Apart from these, the timetable-planners as far as possible avoid scheduling freights during the peaks but the reality is the freight routes south from Auckland are a 24hr operation, and the metro peaks are slowly expanding to occupy more of the day.

            We need that 3rd main, preferably 2 years ago at the latest !

          6. ” Middlemore and Manurewa Stations the rest of the Southern Line is set up to lay down the Third Main”

            A quick check from available google aerial maps shows this is not so. Papatoetoe has two sections in trenches under bridges that look like they will need to be replaced – St Georges and Bridge St.
            The only part that looks 3rd main ready is just north of Puhunui to Homai, where the new motorway bridges and connections to the train depot look ready for 3 tracks. Past Homai to Manurewa has a few old bridges to be replaced and widened for putting down another track.
            I havent checked past Manurewa to Papakura.

          7. Many sections are span proofed which means the span can be easily changed in the future rather than the bridges are ready ready.

          8. Just stopped by to add to the chorus of people who know what they’re talking about confirming that every bridge between Westfield and Wiri is ready for the Third Main. The only station to need major work is Middlemore. The only major earthworks are to widen the embankment just south of Middlemore. There is no locality prone to unusual flood risk in that section. The third main is of greatest benefit to AT’s passenger services by allowing express services and recovery from disruption. Secondly, Ports of Auckland to have greater access to their inland port at Wiri. Kiwirail own the tracks anyway so they aren’t going to short change themselves for someone else’s benefit unless they can charge access fees to make it worth their while. They, of course, should pay for it and charge their customers for the benefits.

          9. I know from using the Auckland Council GIS maps show the Gray Ave bridge just south of Middlemore creates a flood prone area behind it. There is a similar effect near the Portage Rd Papatoetoe area.
            Puhunui Crk further south has an even larger flood prone area behind the railway bridge. ( Thats exactly the place where the Manukau spur line connects to the main line) The area with flood risk extends back to Hayman Park and from Wiri Station Rd to north of Puhunui Rd

      2. Is the $64m for an actual centre running busway? I’d have though bus lanes would have been a few million at most, even on that route.

          1. If it’s painted lanes then $64m would be enough to buy all of the land, lay the pavement, and build extra lanes!

  5. ATAP recommened road pricing be implemented in the first decade why do the costs show up in the second. Are they not following their own recommendations?

      1. They are only spending 10% in D1, 90% in D2. That despite this key recommendation:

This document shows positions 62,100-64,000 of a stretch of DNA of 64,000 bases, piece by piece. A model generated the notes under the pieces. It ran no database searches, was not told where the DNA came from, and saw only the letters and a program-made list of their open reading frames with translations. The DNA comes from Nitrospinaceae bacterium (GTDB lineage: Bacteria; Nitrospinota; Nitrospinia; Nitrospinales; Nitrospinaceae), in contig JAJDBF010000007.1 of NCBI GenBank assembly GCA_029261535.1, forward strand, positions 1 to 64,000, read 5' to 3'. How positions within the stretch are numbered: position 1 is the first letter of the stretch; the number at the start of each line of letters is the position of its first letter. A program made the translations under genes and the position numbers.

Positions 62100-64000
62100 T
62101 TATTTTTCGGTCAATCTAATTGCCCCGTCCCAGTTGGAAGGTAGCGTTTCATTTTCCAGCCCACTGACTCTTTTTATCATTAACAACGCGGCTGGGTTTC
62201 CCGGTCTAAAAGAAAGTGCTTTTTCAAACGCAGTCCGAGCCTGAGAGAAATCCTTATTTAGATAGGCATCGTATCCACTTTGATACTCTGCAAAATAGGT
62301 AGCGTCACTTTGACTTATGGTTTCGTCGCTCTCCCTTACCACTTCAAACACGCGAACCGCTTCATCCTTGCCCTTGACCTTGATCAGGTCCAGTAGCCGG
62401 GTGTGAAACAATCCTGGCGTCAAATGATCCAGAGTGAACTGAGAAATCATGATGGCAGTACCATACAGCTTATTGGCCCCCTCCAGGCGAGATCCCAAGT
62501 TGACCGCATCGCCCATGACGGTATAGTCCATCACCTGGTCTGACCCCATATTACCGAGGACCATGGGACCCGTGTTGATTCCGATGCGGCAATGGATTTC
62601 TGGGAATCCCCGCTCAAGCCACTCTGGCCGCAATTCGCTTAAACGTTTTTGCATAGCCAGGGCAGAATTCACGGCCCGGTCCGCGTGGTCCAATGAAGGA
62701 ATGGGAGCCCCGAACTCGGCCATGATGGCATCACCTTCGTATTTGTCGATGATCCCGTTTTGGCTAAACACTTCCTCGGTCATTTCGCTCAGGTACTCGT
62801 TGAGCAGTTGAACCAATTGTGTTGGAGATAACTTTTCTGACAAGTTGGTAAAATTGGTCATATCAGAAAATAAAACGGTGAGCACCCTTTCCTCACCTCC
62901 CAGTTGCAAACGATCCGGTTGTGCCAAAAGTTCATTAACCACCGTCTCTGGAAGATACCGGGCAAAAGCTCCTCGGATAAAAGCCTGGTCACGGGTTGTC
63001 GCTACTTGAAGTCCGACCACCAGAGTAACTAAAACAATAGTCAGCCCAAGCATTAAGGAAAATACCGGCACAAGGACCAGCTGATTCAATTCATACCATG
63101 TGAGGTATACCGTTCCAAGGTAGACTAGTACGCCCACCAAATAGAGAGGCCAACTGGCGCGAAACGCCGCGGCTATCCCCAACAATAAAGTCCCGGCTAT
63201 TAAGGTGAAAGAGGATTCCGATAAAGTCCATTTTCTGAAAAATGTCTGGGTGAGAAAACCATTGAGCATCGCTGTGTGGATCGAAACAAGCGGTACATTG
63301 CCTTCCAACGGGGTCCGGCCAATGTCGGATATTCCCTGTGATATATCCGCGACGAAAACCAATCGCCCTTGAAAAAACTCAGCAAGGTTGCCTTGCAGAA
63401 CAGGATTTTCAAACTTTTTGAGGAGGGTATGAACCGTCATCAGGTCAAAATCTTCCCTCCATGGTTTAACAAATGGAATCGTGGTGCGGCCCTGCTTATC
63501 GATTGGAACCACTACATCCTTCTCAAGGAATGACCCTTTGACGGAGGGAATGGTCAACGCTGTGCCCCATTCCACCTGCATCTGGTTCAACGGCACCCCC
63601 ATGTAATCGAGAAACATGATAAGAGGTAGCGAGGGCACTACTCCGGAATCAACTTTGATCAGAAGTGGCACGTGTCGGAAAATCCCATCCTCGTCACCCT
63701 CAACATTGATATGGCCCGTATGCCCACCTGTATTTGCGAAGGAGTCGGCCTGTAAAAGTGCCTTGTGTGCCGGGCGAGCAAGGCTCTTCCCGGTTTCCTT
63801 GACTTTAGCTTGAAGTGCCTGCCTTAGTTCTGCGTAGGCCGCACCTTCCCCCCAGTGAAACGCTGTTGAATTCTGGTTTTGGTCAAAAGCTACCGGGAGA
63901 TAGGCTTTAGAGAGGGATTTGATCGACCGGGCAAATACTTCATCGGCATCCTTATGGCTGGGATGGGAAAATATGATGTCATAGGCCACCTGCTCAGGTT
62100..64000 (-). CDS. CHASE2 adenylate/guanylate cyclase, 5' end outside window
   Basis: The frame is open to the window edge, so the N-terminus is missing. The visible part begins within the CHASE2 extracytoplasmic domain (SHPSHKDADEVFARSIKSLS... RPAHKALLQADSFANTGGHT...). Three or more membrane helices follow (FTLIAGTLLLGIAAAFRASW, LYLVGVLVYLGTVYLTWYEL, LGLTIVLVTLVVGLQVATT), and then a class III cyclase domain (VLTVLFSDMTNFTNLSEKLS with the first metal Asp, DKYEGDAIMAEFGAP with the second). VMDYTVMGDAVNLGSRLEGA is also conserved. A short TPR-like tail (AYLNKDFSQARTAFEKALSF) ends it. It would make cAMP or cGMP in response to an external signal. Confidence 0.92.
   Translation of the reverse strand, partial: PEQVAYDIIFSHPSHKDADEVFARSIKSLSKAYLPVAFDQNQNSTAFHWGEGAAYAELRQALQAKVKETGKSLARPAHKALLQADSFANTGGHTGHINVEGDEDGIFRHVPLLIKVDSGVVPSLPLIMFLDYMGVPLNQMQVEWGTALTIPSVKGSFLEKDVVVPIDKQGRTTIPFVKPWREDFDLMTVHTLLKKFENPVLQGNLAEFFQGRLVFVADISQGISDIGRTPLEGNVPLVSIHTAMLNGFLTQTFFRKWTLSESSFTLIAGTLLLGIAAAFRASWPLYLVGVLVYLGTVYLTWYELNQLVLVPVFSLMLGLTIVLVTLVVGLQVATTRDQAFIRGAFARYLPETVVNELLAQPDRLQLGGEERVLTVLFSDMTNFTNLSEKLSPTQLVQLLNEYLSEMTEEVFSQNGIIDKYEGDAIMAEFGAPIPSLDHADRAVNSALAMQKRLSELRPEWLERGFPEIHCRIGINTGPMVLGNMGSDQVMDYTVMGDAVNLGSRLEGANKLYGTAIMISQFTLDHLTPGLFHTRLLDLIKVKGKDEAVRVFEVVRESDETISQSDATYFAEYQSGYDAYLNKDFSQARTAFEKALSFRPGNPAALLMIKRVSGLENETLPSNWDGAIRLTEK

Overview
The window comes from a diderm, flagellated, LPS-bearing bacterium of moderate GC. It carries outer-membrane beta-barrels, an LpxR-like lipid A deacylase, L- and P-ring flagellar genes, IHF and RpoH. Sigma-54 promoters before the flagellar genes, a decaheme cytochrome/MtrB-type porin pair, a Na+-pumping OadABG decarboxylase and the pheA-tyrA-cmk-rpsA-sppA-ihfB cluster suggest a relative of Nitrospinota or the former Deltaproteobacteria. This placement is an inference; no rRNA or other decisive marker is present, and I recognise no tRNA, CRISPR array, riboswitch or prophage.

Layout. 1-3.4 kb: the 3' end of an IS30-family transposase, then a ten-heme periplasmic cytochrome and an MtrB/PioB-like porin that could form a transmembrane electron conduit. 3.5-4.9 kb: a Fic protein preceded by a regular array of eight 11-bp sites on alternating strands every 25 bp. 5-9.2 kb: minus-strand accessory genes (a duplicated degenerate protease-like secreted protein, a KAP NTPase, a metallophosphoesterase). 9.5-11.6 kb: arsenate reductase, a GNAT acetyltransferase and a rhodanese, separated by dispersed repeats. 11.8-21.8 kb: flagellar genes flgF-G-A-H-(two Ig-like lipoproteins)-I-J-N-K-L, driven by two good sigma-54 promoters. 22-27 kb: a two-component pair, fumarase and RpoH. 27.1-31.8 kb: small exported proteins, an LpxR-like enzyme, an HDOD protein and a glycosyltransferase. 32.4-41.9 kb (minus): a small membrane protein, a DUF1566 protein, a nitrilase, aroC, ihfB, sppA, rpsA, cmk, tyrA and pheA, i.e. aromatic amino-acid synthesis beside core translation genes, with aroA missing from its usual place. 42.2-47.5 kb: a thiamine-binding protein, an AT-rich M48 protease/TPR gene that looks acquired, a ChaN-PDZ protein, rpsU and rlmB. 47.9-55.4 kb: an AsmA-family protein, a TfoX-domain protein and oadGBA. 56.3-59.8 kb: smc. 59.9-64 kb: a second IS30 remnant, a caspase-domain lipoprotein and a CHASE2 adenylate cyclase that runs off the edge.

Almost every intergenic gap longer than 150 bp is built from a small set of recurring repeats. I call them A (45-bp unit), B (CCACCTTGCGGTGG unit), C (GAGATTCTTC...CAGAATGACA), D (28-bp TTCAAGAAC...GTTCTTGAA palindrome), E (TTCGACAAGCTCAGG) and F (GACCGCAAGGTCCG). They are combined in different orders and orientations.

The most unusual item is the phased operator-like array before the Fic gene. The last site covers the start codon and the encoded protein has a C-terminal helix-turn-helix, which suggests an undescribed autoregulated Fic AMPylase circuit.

“We recommend the early establishment of a dedicated project to progress smarter transport pricing with a view to implementation within the next 10 years.”

    1. Land isn’t much of the equation, the biggest expensive is earthworks, structures and construction managnement.

      $60m a kilometre sounds like a lot but when you have to retain the whole route, rebuild every bridge, etc, before you even start building the RTN, it adds up pretty quick.

      Same with motorways, simple fact is building transport infrastructure is very expensive.

      1. This motorway was supposed to have been built with additional lanes etc in mind.
        The actual corridor is pretty wide so shouldn’t need much additional land purchase (and would still leave enough land spare to widen the motorway by up to 4 lanes).
        The earth works over Albany hill are pretty much the only significant one’s to be done the rest should be quite easy to do. $1B is definitely very high (considering the original motorway to Orewa was built for less than that even including inflation). I’m guessing that part of the additional costs will be to build it to LR spec

      2. I don’t think you’d have to rebuild every bridge. New bridges yes. Enough room one the existing overbridges to dig out and retain to get the width. There aren’t many along there. It’s even pretty flat overall.

      1. Totally agree, this does my head in. Can transport corridors not be designated as part of plan changes?

        1. Yes, as parts of private plan changes. Not sure about planning generally, but I’d be very surprised it they could.

  6. Why are there some things list twice? As enhanced programmes and not. Are the costs to be added together?

  7. Underwhelming. So we the people are going to trust AT to sort out transport debacle? The people that leave you sitting at red lights when there are no vehicles in sight. If they can’t get that simple stuff right then no chance.

    I note that money in for the Greenlane interchange upgrade – where’s the questions about the first upgrade that failed and why? Who’s being held to account for that?

    When you think about the future and AT managing this, remember this: what happened with the well designed changes at auckland airport and the resulting traffic debacle? How about waterview and this slowly unfolding disaster? Total lack of accountability and ownership.

    How about money in budget to totally restructure AT to get the right outcomes for the people of Auckland???